It might be easy to assume that if you can speak two languages you can be a translator, but of course, it’s never that simple! You have to be able to write as well. Have a look at our section on freelance writing and you’ll see what we mean when it comes to writing properly. As a translator you can’t just translate ‘word for word’ as what you end up with might make no sense at all. You have to look at the meaning of the text and to make changes where necessary, so that it reads well, but still says what the original writer meant it to say.
On top of that, if you’re translating documents which are very industry-specific – for example something IT-related – you have to have knowledge of that particular industry if you’re going to make a good job of it. If you don’t know the finer detail of Asymmetric Digital Subscriber Lines (ADSL) and Voice over Internet protocol (VoIP) in English, you don’t stand much chance in a foreign language!
To become a freelance translator you’ll need a significant amount of translation experience, excellent language skills and ideally a degree in translation as well. So, assuming that you have all of this, what comes next?
Many translators start off doing a little freelance work in their spare time whilst still holding onto a full time job. If you’re doing this or thinking of doing this it’s probably a good idea to have a chat with an accountant as there may be tax implications you should be considering and maybe also allowances you aren’t taking advantage of.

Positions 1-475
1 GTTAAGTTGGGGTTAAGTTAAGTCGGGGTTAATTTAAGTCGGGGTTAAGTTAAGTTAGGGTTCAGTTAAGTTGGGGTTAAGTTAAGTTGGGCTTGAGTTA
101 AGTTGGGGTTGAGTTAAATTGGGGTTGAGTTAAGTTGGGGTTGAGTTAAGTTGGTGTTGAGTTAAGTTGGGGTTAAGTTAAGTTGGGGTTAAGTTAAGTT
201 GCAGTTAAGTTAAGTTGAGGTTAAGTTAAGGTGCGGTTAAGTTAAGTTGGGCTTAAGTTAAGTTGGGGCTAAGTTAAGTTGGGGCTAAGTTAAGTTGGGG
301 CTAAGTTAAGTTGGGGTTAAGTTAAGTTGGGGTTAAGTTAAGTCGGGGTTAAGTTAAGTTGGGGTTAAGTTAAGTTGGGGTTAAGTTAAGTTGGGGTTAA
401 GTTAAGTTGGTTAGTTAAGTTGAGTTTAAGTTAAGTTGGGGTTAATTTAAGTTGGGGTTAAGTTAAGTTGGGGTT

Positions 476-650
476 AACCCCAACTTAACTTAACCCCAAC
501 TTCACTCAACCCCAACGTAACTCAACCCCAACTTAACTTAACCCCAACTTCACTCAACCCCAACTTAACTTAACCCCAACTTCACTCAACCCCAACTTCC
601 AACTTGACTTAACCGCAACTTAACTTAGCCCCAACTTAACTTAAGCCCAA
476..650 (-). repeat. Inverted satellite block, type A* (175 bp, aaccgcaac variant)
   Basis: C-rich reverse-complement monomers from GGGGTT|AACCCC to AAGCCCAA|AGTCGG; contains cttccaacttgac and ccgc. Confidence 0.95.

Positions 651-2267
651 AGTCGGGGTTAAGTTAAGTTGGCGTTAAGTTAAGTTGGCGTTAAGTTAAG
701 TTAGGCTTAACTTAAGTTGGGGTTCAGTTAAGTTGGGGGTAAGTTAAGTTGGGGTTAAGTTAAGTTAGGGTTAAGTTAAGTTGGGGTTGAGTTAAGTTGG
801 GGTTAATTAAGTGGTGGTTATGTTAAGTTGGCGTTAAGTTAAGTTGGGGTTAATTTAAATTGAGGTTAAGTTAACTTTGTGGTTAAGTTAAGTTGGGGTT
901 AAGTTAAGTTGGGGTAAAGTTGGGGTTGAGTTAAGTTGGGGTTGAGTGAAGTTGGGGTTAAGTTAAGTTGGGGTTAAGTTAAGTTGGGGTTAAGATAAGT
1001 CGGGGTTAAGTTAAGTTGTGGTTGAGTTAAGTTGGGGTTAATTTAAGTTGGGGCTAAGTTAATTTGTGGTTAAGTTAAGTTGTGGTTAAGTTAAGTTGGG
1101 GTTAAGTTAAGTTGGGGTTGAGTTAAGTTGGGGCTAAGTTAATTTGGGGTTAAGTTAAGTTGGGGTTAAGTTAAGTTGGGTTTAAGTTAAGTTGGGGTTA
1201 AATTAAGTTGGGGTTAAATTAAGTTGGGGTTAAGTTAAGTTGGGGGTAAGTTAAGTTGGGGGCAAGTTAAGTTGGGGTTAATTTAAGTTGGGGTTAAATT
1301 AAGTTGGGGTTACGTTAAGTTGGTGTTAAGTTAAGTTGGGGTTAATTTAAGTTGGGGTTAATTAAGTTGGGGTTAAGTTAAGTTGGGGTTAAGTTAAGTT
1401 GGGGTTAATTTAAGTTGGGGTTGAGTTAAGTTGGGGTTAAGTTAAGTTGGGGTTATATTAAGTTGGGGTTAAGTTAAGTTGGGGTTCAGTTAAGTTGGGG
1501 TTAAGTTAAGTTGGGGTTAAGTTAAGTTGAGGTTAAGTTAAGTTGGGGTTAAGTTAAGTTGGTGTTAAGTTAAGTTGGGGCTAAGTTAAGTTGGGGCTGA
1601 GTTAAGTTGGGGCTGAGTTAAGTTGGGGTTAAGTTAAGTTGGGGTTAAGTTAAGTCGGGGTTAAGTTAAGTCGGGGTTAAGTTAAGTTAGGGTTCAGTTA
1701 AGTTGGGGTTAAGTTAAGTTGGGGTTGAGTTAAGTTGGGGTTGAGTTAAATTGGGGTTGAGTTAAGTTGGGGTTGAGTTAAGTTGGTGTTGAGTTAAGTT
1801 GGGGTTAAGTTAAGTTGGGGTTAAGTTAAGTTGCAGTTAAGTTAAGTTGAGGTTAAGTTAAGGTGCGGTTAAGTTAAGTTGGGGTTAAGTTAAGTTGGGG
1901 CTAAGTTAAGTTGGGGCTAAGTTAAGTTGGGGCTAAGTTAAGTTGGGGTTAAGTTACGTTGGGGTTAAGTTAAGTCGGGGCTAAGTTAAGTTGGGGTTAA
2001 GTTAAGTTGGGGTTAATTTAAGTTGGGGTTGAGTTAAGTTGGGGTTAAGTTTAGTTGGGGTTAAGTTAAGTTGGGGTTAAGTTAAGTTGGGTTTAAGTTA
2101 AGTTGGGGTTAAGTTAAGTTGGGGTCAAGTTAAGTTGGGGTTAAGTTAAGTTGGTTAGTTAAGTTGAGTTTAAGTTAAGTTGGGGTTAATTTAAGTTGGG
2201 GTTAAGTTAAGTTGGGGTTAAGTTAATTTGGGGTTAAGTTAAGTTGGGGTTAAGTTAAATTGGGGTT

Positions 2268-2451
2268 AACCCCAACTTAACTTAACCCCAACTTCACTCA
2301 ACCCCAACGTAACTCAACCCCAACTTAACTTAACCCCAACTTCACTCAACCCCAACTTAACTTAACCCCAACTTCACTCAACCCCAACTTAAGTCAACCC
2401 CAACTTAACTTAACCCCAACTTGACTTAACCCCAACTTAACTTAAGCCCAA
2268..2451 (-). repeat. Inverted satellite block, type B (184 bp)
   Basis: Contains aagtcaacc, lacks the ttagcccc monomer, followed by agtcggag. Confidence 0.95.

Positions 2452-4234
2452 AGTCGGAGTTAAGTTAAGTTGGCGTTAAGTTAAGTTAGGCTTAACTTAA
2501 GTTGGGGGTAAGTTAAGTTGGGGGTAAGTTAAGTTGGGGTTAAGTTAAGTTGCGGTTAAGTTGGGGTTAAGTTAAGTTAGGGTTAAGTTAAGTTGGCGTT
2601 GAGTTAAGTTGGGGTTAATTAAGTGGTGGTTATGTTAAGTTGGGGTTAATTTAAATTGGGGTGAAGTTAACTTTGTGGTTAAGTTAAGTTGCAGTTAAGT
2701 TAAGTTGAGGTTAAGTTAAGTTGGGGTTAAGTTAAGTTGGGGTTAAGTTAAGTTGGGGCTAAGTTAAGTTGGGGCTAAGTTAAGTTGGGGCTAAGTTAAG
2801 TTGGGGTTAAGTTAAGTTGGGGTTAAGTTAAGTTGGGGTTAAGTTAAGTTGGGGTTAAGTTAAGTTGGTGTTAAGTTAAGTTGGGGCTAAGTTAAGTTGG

There are numerous benefits of freelancing, for example the freedom and flexibility to work for as many different types of client as you like as well as the obvious benefit of increasing your take home pay. In fact our freelancer take home pay calculatorshows you how much you can expect to take home as a freelancer.
Having made the decision to give it a go, whether full or part time, and whether to set up as a sole trader or limited company, you’re going to need a wide range of tax and accountancy advice and support in the early days when setting up as a freelancer.
Good luck on becoming a translator, we hope you found this page helpful. You may also find the following pages helpful:
- Freelancing Part Time – can you freelance whilst still in your permanent role?
- Sole Trader or Limited? – which route is right for you?
- VAT and NI – how do VAT and NI affect you as a freelancer?
- Freelancer Take Home Pay Calculator – how much more could you earn by going freelancing?
- Finding Freelance Work – how to find your freelance roles
- Freelancer FAQ’s – all your questions answered